St. Louis Post-Dispatch (MO) - July 28, 1996


Author: Tom Uhlenbrock and Charlene Prost of the Post-Dispatch Staff

Dateline: MIAMI, OKLA.


WHEN TRIBES and museums ask about Tom Julian's past in St. Louis, the Missouri Historical Society sends them newspaper stories revealing the scandal of the missing American Indian artifacts.

Floyd Leonard, chief of the Miami tribe, has read those clippings from 1987.

"That was a long time ago," Leonard said. "I don't know that that has any significance with what we're doing here. Tom's been straight with us."

The Miami tribe once inhabited western Ohio, all of Indiana and parts of Illinois. In 1794, their chief, Little Turtle, directed one of the greatest defeats of the white forces invading the ir lands.

But Little Turtle, known for his intelligence and fine manners, saw the invasion was inevitable. He signed a treaty with the whites the next year in which he agreed to share the land.

"I was the last to agree to make this treaty," he said. "I shall be the last to break it."

October marks the 150th anniversary of the tribe's relocation from their native lands.

They were loaded on canal boats in Peru, Ind., and taken to Cincinnati, where they were transferred to a steamboat. They changed boats in St. Louis and steamed up the Missouri to Kansas City, where they got out and walked to a reservation in the plains of Kansas.

The white invasion followed them, and in 1867 the agreement giving them a reservation was revoked. The Miami were marched 60 miles south to Oklahoma, where they were given 160 ac res each.

Today, they are scattered. Most have sold their 160-acre allotments. Leonard, 70, a retired assistant superintendent of schools in Joplin, Mo., is serving his second stint as chief.

The tribe has offices in a one-story complex built with federal funds. On the wall is an architectural drawing of an off-track betting outlet and high-stakes bingo parlor the tribe hopes to build in Oklahoma, which does not allow casino gambling.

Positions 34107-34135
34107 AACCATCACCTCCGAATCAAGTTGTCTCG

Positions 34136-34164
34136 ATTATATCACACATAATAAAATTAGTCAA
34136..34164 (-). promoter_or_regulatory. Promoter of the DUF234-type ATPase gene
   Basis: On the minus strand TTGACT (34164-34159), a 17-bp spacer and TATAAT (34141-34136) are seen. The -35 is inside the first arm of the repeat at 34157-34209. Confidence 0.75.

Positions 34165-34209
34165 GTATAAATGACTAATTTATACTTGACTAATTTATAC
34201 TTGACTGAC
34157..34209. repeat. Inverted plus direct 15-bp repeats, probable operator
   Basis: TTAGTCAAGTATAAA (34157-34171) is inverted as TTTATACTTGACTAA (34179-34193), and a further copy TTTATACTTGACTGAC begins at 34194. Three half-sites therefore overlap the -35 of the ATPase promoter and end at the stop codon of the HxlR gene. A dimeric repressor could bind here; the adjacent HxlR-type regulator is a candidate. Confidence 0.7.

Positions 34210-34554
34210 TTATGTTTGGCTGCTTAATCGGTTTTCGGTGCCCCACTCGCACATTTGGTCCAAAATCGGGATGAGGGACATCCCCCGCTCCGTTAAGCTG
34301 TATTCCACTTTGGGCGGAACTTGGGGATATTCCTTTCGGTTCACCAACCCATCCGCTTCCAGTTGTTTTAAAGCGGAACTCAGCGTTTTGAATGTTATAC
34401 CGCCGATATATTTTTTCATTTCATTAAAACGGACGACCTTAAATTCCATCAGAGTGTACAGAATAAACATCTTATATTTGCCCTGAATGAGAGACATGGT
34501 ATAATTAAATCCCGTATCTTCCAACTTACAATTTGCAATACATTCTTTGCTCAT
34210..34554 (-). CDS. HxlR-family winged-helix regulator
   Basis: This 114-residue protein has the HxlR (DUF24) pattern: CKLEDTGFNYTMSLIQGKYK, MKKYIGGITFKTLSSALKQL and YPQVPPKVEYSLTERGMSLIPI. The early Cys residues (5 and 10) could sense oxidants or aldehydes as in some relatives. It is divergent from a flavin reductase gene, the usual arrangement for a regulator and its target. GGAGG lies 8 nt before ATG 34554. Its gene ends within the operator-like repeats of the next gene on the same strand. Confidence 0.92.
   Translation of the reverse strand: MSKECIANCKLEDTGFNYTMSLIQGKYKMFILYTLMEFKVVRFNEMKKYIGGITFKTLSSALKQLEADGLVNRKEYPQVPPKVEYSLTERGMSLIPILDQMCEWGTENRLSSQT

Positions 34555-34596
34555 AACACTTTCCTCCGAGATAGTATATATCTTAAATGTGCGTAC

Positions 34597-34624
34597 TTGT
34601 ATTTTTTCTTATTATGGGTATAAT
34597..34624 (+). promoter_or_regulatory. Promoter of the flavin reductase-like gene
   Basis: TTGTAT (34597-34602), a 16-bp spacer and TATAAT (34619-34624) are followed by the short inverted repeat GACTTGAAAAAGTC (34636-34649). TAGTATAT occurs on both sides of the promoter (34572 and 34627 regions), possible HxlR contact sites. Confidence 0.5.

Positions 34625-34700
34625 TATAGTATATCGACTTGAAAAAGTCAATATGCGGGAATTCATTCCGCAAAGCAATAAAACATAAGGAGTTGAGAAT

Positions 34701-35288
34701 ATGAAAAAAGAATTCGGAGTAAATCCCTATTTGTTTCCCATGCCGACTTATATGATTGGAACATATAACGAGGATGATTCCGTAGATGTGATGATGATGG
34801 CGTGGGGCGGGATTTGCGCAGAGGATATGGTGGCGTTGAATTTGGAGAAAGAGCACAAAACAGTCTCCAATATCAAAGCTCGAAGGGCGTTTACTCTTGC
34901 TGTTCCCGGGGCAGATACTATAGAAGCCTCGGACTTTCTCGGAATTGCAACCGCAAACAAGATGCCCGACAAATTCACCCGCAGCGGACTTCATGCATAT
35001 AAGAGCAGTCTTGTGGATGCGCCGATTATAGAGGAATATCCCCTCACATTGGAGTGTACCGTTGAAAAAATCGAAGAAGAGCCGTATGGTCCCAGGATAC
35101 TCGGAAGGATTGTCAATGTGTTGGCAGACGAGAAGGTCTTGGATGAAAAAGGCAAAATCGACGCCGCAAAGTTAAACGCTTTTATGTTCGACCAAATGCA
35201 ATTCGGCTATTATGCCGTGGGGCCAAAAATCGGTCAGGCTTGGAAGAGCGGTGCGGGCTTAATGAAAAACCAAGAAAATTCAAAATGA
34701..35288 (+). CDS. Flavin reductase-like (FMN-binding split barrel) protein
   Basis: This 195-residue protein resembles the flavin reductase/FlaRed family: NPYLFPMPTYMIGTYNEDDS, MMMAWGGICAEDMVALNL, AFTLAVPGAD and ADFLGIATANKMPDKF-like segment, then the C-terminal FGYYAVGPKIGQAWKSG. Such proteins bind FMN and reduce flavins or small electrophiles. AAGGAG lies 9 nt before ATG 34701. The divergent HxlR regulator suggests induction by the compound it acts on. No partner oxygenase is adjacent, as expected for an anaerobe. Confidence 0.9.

Leonard said Little Turtle is to the 1,586 members of the Miami what George Washington is to most Americans. He said the tribe hired Julian to get back from the Fort Wayne Historical Society items taken from Little Turtle's grave in Indiana.

"Those are the only artifacts we've claimed as yet - but they are ours, and we want them," Leonard said. "Because he did have expertise working with museums and art objects, we became interested in having Tom represent us."

Leonard said the tribe hopes to pay Julian by applying for a federal grant aimed at helping tribes and museums comply with the Native American Graves Protection and Repatriation Act.

Or, he said, money could be raised by selling one of Little Turtle's belongings, which include a sword presented by George Washington.

"If we might be able to sell a silver armband or something else that belonged to Little Turtle for an enormous sum, we might do it," he said.

But the claim on Little Turtle items in Fort Wayne may run into legal problems. Director William Decker said the society gets no federal, state or county funds, which may mean it does not fall under the repatriation act.

"We're not sure it pertains to us," Decker said. "This law has not gone to trial. You could put 20 different attorneys in a room together, and they'd come out with 20 different opinions.

"But we're hoping to open up some negotiations regarding these materials - directly with the Miami."

Leonard, an affable, easygoing man, tensed when asked whether the land in Illinois that Julian was trying to reclaim for the tribe would be used for a casino.

"I don't want to talk about gaming, this is about (the repatriation act)," he said of the interview.

Later, Leonard added: "Tom's been working several years on the land claim in Illinois. We'd love to have a casino anywhere because we don't have any revenue. We'd welcome any kind of economic development. We'd like to have a truck stop on Highway 40."

Color Photo by Tom Uhlenbrock/Post-Dispatch - In Miami, Okla., Miami Chief Floyd Leonard visits the grave of two ancestors dug up at a construction site in Illinois and reburied in the tribe's land in Oklahoma. The Miami have hired Tom Julian to stake a claim to 2 million acres the tribe formerly inhabited in Illinois.

Copyright (c) 1996 St. Louis Post-Dispatch


   Department of Anthropology
   copyright © 2002 University of Illinois, All rights reserved.
Questions and Comments to Brenda Farnell
Technical problems to Web Technology Group